Stadia’s gotten off to a rocky start, but while some early adopters feared Google would quickly chalk up another failed experiment, the company is already doubling down. Stadia’s bolstering its exclusive content by acquiring new developers, starting with the triple-A veterans at Typhoon Studios, currently at work on Journey to the Savage Planet.
“We felt that the type of games we’ve made, with Savage Planet obviously being one of them, there’s definitely an opportunity for us to make some really cool exclusives,” Typhoon’s Reid Schneider tells GamesIndustry.biz. “The way we look at it from our perspective is that the Stadia team is obviously building an incredible technology piece. What we can provide and what we can do is we want to make some great exclusive content.”
Stadia’s current aim is to “organically” grow its existing teams, according to games and entertainment chief Jade Raymond. Typhoon is Stadia’s first acquisition, but it joins an existing internal development team. Raymond say says they’re “looking into” making further acquisitions.
Typhoon’s current game, Journey to the Savage Planet, will still release as scheduled on the Epic Games Store and consoles, but expect future output from the studio to only be available on Stadia. (I played a bit of the studio’s debut title earlier this year, and found Journey to the Savage Planet an unexpectedly great take on the Metroid Prime formula.)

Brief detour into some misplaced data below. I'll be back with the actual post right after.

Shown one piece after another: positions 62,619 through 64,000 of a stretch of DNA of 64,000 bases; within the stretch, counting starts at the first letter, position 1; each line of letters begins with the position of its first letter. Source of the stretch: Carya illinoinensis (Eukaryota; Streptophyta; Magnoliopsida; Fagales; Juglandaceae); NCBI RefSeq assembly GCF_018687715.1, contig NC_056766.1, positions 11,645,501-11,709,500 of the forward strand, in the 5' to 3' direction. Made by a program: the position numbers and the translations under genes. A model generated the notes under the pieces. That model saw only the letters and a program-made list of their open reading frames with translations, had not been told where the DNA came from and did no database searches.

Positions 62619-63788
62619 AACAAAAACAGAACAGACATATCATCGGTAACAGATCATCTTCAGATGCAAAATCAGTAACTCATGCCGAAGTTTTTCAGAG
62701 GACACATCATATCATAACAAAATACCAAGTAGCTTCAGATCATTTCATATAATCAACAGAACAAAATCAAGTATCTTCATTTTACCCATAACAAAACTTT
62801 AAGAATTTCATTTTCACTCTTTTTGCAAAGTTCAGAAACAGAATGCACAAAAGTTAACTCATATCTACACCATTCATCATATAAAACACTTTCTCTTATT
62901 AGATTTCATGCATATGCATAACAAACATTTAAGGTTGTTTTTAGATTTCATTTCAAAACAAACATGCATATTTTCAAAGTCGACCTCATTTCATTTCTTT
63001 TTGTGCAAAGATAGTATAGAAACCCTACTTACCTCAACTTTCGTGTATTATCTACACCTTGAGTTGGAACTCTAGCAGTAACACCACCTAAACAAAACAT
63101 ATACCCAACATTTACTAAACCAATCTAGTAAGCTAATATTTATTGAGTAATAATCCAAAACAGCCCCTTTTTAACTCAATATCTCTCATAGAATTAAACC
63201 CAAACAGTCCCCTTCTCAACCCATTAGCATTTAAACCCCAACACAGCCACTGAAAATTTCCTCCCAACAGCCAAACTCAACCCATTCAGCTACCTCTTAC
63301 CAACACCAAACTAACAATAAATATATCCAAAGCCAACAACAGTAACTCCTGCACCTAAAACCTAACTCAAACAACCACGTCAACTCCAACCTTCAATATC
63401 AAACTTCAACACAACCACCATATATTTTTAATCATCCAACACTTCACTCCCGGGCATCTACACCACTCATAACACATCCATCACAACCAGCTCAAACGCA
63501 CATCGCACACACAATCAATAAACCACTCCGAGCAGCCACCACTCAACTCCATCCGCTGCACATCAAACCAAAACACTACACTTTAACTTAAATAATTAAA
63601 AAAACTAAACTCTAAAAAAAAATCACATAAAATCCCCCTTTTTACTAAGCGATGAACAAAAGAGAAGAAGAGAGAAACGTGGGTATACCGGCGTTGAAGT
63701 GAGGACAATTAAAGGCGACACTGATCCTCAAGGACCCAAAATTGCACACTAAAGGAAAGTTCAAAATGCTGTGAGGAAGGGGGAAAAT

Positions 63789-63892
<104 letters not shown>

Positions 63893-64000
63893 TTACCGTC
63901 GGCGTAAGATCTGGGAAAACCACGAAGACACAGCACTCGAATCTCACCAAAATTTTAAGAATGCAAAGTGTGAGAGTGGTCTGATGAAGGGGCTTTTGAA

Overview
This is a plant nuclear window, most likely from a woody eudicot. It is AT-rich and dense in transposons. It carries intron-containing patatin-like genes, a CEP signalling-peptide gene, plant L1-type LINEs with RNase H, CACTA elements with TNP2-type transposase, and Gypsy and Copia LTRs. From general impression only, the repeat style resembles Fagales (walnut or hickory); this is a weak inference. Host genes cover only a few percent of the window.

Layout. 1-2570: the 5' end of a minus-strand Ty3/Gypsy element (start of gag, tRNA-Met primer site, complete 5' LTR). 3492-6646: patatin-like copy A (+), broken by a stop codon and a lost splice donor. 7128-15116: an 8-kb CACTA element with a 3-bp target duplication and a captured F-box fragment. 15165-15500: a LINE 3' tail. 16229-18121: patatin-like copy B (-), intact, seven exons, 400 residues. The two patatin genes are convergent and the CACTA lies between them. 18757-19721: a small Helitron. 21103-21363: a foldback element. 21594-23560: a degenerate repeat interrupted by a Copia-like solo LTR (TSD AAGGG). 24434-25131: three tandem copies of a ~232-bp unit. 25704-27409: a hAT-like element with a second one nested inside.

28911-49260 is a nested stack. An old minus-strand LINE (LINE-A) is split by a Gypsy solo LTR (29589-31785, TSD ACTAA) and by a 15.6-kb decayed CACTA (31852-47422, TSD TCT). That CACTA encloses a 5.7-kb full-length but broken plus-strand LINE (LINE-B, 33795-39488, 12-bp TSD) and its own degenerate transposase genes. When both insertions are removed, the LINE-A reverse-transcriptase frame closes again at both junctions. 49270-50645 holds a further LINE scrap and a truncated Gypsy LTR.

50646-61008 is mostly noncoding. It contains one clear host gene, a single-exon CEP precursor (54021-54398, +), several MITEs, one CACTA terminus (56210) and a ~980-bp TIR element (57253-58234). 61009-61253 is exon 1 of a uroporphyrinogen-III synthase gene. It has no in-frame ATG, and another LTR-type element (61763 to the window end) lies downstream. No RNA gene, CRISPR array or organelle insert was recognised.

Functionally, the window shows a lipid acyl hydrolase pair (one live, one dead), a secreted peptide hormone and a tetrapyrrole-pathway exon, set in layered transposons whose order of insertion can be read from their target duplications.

Right now, Stadia lacks reasons to make use of its service over traditional gaming options. Despite the theoretical power of the cloud tech, many games don’t look or run as well as they do on capable PCs, and they don’t interface with playerbases on other platforms. Some more exclusive content may help convince players to give the platform a shot, but now there’s a lot of goodwill to make up.
Among the Stadia launch titles, only the indie horror adventure Gylt was an exclusive, but its developer has yet to confirm whether it will eventually come to other platforms.